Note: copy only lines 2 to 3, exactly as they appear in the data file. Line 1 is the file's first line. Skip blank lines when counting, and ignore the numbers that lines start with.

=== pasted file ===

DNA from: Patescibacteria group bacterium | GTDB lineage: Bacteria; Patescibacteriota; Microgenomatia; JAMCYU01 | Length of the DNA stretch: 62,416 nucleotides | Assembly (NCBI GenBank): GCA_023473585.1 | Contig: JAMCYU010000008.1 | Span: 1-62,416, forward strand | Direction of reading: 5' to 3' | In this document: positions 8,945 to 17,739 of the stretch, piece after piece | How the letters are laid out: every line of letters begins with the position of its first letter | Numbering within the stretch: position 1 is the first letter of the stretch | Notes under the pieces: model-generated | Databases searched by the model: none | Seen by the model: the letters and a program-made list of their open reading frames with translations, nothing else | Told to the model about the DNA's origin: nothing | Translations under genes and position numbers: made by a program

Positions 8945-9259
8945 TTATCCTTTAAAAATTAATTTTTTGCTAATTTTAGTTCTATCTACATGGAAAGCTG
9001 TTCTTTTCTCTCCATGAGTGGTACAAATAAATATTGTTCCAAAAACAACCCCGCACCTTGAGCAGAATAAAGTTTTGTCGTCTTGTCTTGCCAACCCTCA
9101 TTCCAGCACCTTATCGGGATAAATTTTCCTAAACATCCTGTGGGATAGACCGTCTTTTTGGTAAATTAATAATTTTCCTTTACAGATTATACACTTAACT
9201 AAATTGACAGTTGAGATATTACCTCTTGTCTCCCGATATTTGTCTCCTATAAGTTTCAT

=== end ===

Positions 8945-9259
8945 TTATCCTTTAAAAATTAATTTTTTGCTAATTTTAGTTCTATCTACATGGAAAGCTG